A Marine I served with managed to track me down. All he knew was my name and what state I was in and he found me. So much for my personal OPSEC I suppose. While I was talking to him on the phone I was joking that I was going to change my number as soon as we finished chatting.
So this guy has been out for about 11 years now, he got out shortly after me. I got to listen to him talk about how we carried a real rifle (The M16A4) not like these youngins who carry a little toy and couldn’t handle the weight of a real gun. Etc.
Maybe someday I will be able to rant about how back in my day we fired kinetic projectiles instead of super heated plasma and focused laser blasts. I’m kinda looking forward to that, I want a ray gun.
Unrelated. I was asked about cold weather gear. I am from Florida, all other weather is cold weather to me. I am about as far from an expert on this as possible. But I shared what little I know.
It is commonly said that you should layer clothing in cold weather. I have to agree with that as it seems to work best. There are few things more miserable than working up a sweat when it is freezing out then having to stop and lay prone in an ambush while your sweat is freezing to your skin. Laying helps prevent this as you can take off layers before you do strenuous activity in the cold, and put layers back on when you know you are going to be stationary.
For example, when I had to do patrols in the winter I would wear wool socks. Protecting your feet is vitally important regardless of the temperature. If it was very cold, I preferred to keep some sort of warming layer on under my pants, for example polypros. Yes, your crotch is going to get very warm if your wearing these and running in the snow, but it often isn’t practical to drop trousers and switch warming layers on your legs.
On the other hand, it is very easy to switch clothing on your torso. I preferred to wear an undershirt and switch layers on top. If we were patrolling, or doing rapid movement, etc. I wouldn’t wear a warming layer on my torso so that I wouldn’t overheat or sweat. When we stopped and set up a position, then I was put a warming layer or layers on my torso. Often in the snow or inclement weather I liked to wear Gortex. Gortex also made a good windbreaker. As a civilian I have a Gortex jacket that was designed for police officer that I like to wear when rains or gets really cold in FL (You know, like 70°). The major downside to Gortex is that it is LOUD. You can hear the noise the frabric makes for a long distance. You don’t want to be wearing it on a reconnaissance patrol or ambush, etc. Same goes for hunting, check your Gortex and make sure it won’t spook the prey. I’ve read that newer Gortex is quieter, but I only own the one old jacket. For example, if I was moving in the cold I might just wear a t-shirt and the BDU blouse, or the t-shirt and a Gortex top. When we stopped moving then I would put on a wool sweater, polypros, sweats, or similar then put the BDU blouse or Gortex top back on over that.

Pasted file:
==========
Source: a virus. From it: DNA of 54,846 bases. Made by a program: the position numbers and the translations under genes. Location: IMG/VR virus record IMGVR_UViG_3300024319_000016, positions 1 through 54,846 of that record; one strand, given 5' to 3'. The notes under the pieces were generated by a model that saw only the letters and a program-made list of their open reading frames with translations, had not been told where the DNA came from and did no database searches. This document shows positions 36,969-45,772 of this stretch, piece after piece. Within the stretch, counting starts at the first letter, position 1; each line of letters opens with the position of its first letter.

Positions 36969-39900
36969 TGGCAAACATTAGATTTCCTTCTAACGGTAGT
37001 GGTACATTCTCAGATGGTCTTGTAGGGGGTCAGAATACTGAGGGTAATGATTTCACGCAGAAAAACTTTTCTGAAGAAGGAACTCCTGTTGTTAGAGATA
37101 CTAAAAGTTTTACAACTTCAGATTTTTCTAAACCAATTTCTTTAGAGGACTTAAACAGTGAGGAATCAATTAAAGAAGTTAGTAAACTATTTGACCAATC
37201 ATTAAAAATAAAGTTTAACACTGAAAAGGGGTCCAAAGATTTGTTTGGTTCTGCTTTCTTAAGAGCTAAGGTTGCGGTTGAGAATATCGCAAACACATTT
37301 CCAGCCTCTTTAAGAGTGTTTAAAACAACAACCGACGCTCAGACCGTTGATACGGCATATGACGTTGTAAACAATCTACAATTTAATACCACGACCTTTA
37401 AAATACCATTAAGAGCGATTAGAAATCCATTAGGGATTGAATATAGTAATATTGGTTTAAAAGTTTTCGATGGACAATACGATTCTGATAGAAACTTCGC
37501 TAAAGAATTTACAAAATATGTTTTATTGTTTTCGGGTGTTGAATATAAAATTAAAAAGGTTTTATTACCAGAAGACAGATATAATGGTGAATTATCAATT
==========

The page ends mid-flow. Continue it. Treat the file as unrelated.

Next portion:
Side note, chemical warfare cloathing such as MOPP gear can keep you dry and warm in very bad cold weather. On the other hand it will keep you horribly miserable in any warm weather.
Don’t forget you lose a great deal of heat from your head, so it is good to have something warm to wear on your head. For some unknown reason in the Corps we were never allowed to wear beanies under our helmets. No one seemed to know why. It was probably some sort of stupid tradition from 1850, I’d be that it was considered effeminate or something back then and became Marine Corps institutional inertia. Much like how we weren’t allowed to put our hands in our pockets because back in 1900 it was considered effeminate and the Corps never forgets anything stupid.
If you have better advice for handling the cold, why don’t you post a comment and share it with us.